Kashmir Indepth

GI tag stopped low quality Iranian saffron, benefitted us, say saffron growers  

Ishtiyaq Ahmad

 Srinagar Sep 18 (KINS): Saffron growers in Kashmir say that Geographical Indication (GI) tag has stopped the low quality Iranian saffron from entering into markets and benefited farmers of the valley.

In May last year, Kashmiri saffron was given a Geographical Indication (GI) tag with the aim to make it illegal for someone outside the valley to make and sell a similar product under the ‘Kashmiri saffron’ name.

GI tags are indications which identify a product as originating in that territory, where a given quality, reputation or characteristic of the product is essentially attributable to its geographic origin.

While Kashmiri farmers say that GI tag has immensely benefited them since last year.

Bashir Ahmad, a saffron grower from Pampore in South Kashmir’s Pulwama district said during 2019 he sold each kilogram of saffron Rs 1.40 lakh.

“But last year, we sold each kilogram for Rs 1.80 lakh and earned around Rs 5.5 lakh through saffron. This all is because of GI tagging as it has increased the value of Kashmiri saffron in world markets,” Ahmad told news agency Kashmir Indepth News Service (KINS).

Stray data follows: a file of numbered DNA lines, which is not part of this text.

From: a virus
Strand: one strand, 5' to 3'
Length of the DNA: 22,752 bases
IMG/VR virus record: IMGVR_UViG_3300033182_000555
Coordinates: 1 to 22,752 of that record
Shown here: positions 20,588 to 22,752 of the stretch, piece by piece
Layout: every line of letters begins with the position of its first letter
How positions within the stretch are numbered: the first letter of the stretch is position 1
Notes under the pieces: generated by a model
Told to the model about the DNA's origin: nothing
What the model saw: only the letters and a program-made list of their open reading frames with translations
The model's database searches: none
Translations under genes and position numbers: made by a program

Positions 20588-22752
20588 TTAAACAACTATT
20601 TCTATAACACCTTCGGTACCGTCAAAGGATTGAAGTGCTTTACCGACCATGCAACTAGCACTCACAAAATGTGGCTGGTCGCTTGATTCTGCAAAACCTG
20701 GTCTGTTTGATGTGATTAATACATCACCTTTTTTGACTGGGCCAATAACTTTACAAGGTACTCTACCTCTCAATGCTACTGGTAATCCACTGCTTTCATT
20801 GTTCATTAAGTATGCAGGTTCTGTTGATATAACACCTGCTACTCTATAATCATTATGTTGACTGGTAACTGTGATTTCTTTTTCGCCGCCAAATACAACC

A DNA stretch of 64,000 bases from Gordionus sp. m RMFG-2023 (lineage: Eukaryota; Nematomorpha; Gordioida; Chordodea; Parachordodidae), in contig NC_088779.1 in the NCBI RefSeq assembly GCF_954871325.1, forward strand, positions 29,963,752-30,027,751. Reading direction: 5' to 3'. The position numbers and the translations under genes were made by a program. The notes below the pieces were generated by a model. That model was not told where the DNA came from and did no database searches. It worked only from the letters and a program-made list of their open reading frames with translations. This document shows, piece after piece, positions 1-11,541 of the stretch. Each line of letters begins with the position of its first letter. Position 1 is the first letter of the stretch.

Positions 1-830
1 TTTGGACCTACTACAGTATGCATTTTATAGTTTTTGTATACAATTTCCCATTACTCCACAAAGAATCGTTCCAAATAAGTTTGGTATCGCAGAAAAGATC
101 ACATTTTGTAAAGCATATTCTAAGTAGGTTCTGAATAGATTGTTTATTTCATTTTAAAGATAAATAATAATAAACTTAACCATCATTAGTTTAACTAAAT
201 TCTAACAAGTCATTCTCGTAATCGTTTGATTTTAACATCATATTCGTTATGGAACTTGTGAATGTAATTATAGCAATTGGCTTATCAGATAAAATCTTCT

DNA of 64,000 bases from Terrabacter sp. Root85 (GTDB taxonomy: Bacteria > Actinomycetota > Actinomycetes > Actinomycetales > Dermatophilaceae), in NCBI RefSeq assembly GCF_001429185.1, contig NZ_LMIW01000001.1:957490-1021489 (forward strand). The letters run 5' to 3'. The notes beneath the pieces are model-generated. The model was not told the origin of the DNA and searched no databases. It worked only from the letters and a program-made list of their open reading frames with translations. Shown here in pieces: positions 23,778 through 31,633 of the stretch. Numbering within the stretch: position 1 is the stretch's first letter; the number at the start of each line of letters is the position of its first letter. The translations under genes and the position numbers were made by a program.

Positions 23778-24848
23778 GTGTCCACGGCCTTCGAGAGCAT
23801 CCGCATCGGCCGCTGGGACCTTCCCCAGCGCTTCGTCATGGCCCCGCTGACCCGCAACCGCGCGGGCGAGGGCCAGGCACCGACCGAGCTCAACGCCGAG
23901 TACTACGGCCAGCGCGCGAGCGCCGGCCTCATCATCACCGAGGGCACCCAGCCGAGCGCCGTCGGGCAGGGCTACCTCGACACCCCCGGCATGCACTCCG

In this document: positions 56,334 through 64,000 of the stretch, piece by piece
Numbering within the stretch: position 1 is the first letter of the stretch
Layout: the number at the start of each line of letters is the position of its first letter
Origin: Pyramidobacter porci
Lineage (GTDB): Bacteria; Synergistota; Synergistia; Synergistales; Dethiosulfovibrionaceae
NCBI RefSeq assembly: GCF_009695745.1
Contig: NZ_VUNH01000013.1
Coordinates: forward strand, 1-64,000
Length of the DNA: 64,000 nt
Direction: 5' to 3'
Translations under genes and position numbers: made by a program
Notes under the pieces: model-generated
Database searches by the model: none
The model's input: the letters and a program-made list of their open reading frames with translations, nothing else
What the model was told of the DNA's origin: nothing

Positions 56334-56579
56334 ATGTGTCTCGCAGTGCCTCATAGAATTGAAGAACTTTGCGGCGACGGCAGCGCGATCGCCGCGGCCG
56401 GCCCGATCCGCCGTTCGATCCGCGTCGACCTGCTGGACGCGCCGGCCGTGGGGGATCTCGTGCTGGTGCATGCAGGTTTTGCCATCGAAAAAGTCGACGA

The Kashmiri saffron is considered the best in the world due to its flavor, colour and aroma.

But the high grade Kashmiri saffron has been hit by adulteration, mixed with the cheaper Iranian variety and being sold across the world. For an ordinary person, it becomes difficult to recognize Kashmiri saffron resulting, its value has degraded.

Three-to-four kanals of land produce one kilogram of saffron.

In Kashmir, three districts – Pulwama, Budgam, Srinagar grow saffron. Among them, Pulwama district’s Pampore has earned the title of Kashmir’s ‘saffron town’ for growing the highest and best quality saffron.

The soil quality in this area is highly suitable for its cultivation.

“The GI tagging has really helped us. A laboratory has also been set up in Pampore where a proper check is being made only then Kashmiri saffron is being exported with GI tag. The rates of each kilogram have gone up from Rs 1.30 lakh in earlier years to over Rs 1.80 lakh since last year due to GI tagging,” another saffron grower Mehraj Ahmad said.

Saffron flowers are sensitive to vagaries of the weather. Its production depends on the weather conditions and the irrigation facilities.

Last year, Even Prime Minister Narendra Modi also appealed to people to buy “unique” Kashmiri saffron.

More than 16,000 families are associated with saffron production in Pampore. (KINS)

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